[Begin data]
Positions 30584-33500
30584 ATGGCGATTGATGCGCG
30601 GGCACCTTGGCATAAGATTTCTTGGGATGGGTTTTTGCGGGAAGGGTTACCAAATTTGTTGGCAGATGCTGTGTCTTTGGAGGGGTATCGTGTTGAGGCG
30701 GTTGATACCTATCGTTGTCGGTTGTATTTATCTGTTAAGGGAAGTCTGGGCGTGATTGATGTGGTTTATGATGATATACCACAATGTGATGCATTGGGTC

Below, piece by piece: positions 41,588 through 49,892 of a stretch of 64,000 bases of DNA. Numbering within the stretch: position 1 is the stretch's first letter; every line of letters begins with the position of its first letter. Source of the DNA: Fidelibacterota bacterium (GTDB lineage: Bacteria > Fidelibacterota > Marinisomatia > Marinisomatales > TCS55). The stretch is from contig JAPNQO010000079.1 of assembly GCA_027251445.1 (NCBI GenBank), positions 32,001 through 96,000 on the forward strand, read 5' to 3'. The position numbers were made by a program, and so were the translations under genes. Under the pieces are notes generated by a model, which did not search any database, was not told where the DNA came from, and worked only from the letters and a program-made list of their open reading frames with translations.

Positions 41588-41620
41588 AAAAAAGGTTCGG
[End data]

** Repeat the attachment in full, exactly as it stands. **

Positions 30584-33500
30584 ATGGCGATTGATGCGCG
30601 GGCACCTTGGCATAAGATTTCTTGGGATGGGTTTTTGCGGGAAGGGTTACCAAATTTGTTGGCAGATGCTGTGTCTTTGGAGGGGTATCGTGTTGAGGCG
30701 GTTGATACCTATCGTTGTCGGTTGTATTTATCTGTTAAGGGAAGTCTGGGCGTGATTGATGTGGTTTATGATGATATACCACAATGTGATGCATTGGGTC

Below, piece by piece: positions 41,588 through 49,892 of a stretch of 64,000 bases of DNA. Numbering within the stretch: position 1 is the stretch's first letter; every line of letters begins with the position of its first letter. Source of the DNA: Fidelibacterota bacterium (GTDB lineage: Bacteria > Fidelibacterota > Marinisomatia > Marinisomatales > TCS55). The stretch is from contig JAPNQO010000079.1 of assembly GCA_027251445.1 (NCBI GenBank), positions 32,001 through 96,000 on the forward strand, read 5' to 3'. The position numbers were made by a program, and so were the translations under genes. Under the pieces are notes generated by a model, which did not search any database, was not told where the DNA came from, and worked only from the letters and a program-made list of their open reading frames with translations.

Positions 41588-41620
41588 AAAAAAGGTTCGG